In the healthcare-lighting arena, the improvements and increasing affordability of light-emitting diode (LED) products, along with advancements in lighting control technology, enable creative lighting designs that benefit patients and staff members.
It’s an exciting time to be in the lighting industry. Today, lighting systems can alter spaces without physically changing them, revitalize urban areas, facilitate interaction and community, communicate information, make spaces more interactive, and affect well being.
According to the Office Building Energy Use Profile report from the Environmental Protection Agency (EPA), space conditioning and lighting account for 70 percent of all energy consumed in a typical office building with an additional 20 percent of energy consumption used to power office equipment.
Housing starts in 2007 had declined by more than one-third from their 2005 peak, but the market for home technologies remains strong, according to the Sixth Annual State of the Builder Technology Market study conducted by the Consumer Electronics Association.
After Jeff McCullough's talk at Intertech’s LEDs October 2007 conference, an audience member declared that McCullough’s employer, the U.S. Department of Energy (DOE), is “taming the Wild West” and suggested that he wear a cowboy hat.
The recent national energy bill banning incandescent bulbs by 2014 has mandated energy-efficient residential lighting. Before introducing the latest lighting devices, electrical contractors (ECs) need to survey homeowners’ needs and lifestyles.
Hindering adoption of advanced lighting control strategies is the idea of whether these strategies work together in combination as advertised to produce consistent energy savings and worker satisfaction, thereby justifying a higher initial cost.
In many areas of the United States—especially Arizona and Florida—healthcare has become the leading industry. This trend will balloon as 78 million baby boomers move into their retirement years. Developing healthcare lighting expertise can have handsome payoffs for electrical contractors.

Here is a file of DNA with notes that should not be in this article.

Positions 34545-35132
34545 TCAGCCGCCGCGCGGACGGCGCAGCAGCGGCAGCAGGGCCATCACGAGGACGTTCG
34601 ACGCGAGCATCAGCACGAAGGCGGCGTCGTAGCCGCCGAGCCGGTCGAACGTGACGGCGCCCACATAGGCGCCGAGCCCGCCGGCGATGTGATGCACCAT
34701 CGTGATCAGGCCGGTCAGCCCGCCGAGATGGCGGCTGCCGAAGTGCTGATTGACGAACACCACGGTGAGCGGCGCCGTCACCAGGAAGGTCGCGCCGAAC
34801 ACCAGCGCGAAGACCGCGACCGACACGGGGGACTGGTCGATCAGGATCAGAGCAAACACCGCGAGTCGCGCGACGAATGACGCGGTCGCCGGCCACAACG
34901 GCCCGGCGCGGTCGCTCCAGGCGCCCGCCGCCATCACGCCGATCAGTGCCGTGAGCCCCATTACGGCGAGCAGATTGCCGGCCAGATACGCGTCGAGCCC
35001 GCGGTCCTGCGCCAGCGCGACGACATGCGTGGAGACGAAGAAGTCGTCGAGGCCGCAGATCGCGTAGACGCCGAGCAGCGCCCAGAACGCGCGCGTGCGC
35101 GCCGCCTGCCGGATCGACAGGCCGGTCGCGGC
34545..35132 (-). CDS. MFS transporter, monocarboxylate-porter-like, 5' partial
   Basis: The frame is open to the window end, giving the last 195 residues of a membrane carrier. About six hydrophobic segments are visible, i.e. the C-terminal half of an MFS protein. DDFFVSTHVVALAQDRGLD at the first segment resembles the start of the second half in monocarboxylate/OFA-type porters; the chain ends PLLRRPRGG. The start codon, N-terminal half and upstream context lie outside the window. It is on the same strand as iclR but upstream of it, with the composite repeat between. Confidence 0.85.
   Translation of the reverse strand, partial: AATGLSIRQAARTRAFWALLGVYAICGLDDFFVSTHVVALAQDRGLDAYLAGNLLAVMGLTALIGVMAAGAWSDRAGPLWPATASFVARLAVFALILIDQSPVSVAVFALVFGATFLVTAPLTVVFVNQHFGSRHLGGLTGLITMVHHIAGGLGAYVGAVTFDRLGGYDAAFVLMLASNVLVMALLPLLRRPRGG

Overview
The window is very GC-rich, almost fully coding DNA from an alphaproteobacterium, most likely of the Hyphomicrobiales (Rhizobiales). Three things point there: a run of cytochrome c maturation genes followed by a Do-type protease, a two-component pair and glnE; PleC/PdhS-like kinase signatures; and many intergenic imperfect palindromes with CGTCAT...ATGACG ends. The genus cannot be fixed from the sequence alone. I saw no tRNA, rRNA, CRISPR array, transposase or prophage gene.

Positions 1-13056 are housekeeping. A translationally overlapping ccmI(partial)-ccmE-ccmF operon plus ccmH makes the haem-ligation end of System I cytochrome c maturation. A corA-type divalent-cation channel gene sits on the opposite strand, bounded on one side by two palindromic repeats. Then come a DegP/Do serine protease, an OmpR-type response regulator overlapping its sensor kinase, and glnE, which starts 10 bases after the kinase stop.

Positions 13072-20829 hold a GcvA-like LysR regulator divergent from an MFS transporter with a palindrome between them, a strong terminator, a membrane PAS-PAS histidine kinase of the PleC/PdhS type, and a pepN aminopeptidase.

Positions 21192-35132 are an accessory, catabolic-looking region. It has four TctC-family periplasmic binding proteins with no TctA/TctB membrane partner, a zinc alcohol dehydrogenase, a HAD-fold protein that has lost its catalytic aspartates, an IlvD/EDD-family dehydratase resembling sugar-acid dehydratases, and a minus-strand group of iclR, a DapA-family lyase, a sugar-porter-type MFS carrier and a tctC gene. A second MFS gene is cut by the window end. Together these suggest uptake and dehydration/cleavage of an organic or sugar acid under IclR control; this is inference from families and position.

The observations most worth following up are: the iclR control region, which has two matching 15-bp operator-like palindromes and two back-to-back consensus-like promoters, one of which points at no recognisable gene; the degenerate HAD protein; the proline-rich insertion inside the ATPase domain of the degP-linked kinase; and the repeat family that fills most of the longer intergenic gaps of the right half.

First impressions are everything in the hospitality industry, and lighting is a big part of those impressions. “That can make or break an ambience,” said Doreen Le May Madden, owner and principle designer of Lux Lighting Design, Belmont, Mass.
With 40-hour-plus work weeks the norm and no signs of that trend reversing, seeing well in the office at any time of day or night is necessary to get the job done. Illumination in the office can mean a combination of different types of light, artificial and natural.
Athletes might say that when it comes to stadium lighting, they just want to be able to see the ball in play; most spectators probably feel the same. Having clean, well-planned lighting has been, and still is, the primary concern of stadium and ballpark owners.
Like its counterpart inside the house, the role of exterior residential lighting is growing and becoming more sophisticated. Many people are no longer content with the traditional lamp post or utilitarian wall-mounted fixture by the front door.
Modeled after the U.S. Capitol building in Washington, D.C., the Georgia State Capitol in Atlanta was built in 1889. Its gold dome glittered during the day, but at night, the building and dome lost much of its luster.
LEDs have been on the market long enough for electrical contractors (ECs) to know the major selling points: energy efficiency and longer life expectancy, thus reducing both energy consumption and maintenance costs. But there are more selling points.
Color Kinetics Incorporated’s LED lighting technology will light the Canada’s National (CN) Tower in Toronto, the world’s tallest freestanding tower. The installation was unveiled to the public in a lighting ceremony that began at sunset on June 28, 2007.
The election of 2006 may have prompted a renewed interest in energy efficiency. It actually started with the Energy Policy Act of 2005, in which tax incentives were provided, and standards for a number of specific lighting technologies were set.